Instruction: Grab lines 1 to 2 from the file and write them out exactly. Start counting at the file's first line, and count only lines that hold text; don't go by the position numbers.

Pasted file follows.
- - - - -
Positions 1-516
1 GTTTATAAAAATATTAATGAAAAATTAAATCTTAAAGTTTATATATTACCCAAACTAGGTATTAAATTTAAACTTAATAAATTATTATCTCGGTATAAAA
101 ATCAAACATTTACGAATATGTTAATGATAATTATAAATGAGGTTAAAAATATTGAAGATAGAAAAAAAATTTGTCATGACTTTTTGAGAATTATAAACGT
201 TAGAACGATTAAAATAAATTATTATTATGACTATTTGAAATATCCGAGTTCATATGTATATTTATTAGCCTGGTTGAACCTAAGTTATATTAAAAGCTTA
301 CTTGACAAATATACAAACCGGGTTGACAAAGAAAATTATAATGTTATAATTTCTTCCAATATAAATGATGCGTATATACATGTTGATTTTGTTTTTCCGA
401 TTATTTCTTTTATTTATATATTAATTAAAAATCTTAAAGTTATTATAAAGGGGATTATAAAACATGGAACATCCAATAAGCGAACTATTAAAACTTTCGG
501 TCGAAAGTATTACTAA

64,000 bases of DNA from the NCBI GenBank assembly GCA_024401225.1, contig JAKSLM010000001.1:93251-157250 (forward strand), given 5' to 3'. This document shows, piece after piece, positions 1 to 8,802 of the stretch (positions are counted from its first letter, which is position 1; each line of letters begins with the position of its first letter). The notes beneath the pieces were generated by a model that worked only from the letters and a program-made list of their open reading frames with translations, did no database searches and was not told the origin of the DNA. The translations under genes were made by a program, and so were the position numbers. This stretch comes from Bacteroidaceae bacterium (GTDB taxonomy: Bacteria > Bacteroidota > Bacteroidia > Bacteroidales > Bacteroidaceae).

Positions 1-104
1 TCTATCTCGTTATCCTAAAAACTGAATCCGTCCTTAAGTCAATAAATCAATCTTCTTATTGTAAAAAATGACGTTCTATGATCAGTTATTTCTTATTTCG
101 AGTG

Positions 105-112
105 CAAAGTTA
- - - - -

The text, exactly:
Positions 1-516
1 GTTTATAAAAATATTAATGAAAAATTAAATCTTAAAGTTTATATATTACCCAAACTAGGTATTAAATTTAAACTTAATAAATTATTATCTCGGTATAAAA